I chucked a frozen fish filet on top about 10 minutes before the end for a light lunch (perfect for SP if you've not used sweet potato or parsnip), but you can serve it with whatever you like - chicken, pork chops, sausages, or mix it into some cous cous, chuck it in a crustless quiche or add some passata for a quick speed-packed pasta sauce.


Thursday, 11 August 2016

Recipe- Sticky Chicken

If you like your chicken sticky, you've come to the right place! This is a family favourite (although not for the baby, as it contains honey and babies under one can't have it) and it's worth a few syns for the honey - sometimes carcinogens aspartame just wont do. It's quick, easy and goes with pretty much anything - rice, chips, couscous, potatoes. You can add veg in to make it more like a stir fry or get your speed on the side. I served it here with green beans, cauliflower and a boob of rice (just put some rice in a wee ramekin and turned it out onto the plate, I'm fancy like that. And it helps with portion control). The recipe serves four and comes in at 2 syns per serving. It's good cold on salad too. Sold it enough? Better give you the recipe then...

To make Sticky Chicken for four you will need:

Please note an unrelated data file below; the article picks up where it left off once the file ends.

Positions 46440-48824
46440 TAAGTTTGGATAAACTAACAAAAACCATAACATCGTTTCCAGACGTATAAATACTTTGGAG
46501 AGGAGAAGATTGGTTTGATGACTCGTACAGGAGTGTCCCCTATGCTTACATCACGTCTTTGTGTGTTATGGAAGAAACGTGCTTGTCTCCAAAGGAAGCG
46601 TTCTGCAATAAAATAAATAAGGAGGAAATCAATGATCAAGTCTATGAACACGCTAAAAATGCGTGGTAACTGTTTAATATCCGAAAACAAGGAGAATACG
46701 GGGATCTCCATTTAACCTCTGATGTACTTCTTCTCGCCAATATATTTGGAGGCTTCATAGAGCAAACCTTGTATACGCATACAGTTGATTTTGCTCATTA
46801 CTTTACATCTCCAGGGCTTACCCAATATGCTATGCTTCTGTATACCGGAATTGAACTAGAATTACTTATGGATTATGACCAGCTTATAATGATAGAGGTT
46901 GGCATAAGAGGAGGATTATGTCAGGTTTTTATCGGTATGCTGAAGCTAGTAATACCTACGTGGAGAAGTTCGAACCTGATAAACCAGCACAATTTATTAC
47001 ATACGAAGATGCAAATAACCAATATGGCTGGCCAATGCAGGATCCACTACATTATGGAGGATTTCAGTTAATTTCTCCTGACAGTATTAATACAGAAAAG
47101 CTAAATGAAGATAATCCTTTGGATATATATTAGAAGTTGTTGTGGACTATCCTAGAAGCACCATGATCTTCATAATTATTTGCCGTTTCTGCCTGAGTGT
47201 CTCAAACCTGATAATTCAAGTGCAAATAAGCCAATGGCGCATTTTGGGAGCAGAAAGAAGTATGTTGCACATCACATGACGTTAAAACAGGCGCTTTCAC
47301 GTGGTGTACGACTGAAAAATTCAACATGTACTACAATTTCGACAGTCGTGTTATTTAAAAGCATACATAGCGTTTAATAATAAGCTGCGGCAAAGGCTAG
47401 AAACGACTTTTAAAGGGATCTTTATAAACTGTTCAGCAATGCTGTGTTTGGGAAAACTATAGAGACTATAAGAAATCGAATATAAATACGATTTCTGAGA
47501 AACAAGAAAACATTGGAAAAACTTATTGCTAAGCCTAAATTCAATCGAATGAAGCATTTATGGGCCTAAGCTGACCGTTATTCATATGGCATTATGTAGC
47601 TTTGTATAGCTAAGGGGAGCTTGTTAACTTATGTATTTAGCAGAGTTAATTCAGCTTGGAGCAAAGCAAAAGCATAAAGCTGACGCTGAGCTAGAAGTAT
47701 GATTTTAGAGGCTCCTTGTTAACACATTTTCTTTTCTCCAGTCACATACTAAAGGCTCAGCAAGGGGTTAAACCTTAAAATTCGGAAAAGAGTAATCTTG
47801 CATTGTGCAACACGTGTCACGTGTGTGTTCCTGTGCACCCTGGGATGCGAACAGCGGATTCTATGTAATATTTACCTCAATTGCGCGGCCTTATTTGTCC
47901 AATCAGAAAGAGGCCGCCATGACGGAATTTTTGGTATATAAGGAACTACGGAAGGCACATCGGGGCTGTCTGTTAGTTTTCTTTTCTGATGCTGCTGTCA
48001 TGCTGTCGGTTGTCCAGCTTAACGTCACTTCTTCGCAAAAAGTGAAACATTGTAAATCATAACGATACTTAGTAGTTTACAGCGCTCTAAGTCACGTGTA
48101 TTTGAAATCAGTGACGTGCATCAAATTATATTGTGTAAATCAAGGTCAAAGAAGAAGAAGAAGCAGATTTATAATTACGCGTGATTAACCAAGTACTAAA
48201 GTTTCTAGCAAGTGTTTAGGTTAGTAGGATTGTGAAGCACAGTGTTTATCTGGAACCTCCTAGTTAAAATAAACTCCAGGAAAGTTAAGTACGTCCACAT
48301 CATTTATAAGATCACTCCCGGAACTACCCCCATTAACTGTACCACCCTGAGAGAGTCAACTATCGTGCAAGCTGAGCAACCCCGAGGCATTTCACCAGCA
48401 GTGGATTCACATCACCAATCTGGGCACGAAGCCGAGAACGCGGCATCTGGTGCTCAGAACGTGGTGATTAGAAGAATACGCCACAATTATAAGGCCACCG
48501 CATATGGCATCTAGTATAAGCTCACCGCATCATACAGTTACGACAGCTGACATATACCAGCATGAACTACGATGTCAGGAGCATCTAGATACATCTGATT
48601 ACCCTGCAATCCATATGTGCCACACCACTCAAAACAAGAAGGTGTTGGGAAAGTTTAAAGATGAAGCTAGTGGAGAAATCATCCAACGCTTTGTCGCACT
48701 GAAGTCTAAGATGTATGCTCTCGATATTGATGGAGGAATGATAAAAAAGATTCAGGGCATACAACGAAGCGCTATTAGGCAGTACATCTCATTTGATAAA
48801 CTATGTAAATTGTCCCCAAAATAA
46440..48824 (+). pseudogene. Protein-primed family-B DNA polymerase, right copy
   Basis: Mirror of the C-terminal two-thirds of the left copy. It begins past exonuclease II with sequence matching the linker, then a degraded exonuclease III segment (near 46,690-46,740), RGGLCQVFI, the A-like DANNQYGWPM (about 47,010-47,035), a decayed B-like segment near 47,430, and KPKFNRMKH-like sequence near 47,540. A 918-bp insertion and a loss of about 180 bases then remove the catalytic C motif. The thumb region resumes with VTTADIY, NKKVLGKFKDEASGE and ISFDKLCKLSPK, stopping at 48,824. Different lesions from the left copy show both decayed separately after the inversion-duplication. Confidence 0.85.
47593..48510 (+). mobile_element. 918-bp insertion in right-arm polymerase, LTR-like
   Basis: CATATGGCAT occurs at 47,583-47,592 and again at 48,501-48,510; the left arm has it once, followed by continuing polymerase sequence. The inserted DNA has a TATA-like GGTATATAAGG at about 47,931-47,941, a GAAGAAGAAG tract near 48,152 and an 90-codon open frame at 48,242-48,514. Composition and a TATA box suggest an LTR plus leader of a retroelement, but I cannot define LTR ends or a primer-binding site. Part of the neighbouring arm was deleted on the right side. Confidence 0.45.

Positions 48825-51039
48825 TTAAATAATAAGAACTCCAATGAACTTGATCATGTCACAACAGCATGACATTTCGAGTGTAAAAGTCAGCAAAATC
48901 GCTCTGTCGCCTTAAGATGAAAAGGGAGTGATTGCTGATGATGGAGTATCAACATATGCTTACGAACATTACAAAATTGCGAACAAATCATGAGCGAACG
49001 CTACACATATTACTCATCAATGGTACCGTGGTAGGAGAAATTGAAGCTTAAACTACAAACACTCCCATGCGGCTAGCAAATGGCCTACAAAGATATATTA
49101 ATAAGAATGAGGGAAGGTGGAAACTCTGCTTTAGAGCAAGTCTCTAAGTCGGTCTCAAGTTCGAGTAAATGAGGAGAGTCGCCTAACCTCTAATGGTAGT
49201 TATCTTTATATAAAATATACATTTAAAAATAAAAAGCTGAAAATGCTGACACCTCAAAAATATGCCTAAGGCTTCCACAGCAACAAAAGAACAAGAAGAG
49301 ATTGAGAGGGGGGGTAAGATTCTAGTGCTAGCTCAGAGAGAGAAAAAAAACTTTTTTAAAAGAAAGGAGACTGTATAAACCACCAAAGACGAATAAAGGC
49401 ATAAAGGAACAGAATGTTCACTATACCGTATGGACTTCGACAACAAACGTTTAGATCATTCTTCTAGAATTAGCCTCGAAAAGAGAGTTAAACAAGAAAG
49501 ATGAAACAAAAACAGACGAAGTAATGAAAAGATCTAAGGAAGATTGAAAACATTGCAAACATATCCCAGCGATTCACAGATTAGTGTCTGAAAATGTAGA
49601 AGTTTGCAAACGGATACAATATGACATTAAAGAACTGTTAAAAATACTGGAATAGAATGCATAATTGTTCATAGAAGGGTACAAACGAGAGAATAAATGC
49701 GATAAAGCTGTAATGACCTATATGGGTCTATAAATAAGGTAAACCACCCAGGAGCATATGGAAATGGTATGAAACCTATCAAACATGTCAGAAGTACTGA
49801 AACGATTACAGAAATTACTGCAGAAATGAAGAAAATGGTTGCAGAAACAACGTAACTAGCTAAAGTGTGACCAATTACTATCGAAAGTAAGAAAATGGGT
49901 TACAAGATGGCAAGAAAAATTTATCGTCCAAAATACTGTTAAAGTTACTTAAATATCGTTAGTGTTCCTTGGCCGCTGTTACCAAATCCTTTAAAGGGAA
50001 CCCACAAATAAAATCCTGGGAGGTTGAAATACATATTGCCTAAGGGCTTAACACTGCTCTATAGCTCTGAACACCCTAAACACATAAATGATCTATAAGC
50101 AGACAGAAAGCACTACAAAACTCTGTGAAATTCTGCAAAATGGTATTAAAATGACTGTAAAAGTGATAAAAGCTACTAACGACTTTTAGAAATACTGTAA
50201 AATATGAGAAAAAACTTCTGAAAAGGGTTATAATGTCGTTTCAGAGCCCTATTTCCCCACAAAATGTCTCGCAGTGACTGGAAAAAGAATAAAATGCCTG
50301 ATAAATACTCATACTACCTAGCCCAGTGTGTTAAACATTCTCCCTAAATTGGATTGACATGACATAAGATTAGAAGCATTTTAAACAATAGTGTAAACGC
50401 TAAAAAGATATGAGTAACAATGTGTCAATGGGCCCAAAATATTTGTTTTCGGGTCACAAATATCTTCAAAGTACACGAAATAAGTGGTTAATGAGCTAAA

• 4 chicken breasts (one per person),
  • 3 tablespoons of honey (1 tbsp is 2 1/2 syns, so 7 1/2 syns for the whole recipe. I rounded up to 2 syns a portion because I don't want you crying to me when you go over your syns and getting your jeans on turns into 30 minutes of cardio)
  • 3 tablespoons of soy sauce
  • 3 tablespoons of balsamic vinegar
  • 1/2 tsp of garlic powder
Chop your chook into cubes and fling them with joyful abandon into a receptacle. Put everything else in and give them a stir, then leave to marinade in the fridge for at least half an hour. Chuck the chicken and marinade into a hot pan sprayed with frylight and cook until the chicken is done and the marinade has reduced right down and it's sticky - 10ish minutes. Serve with whatever you fancy, you indulgent bugger you.

You can even thread the chicken onto skewers and barbecue them, basting with any remaining marinade as you go, if that's your thing. Winner winner chicken dinner, as my 6 year old would say.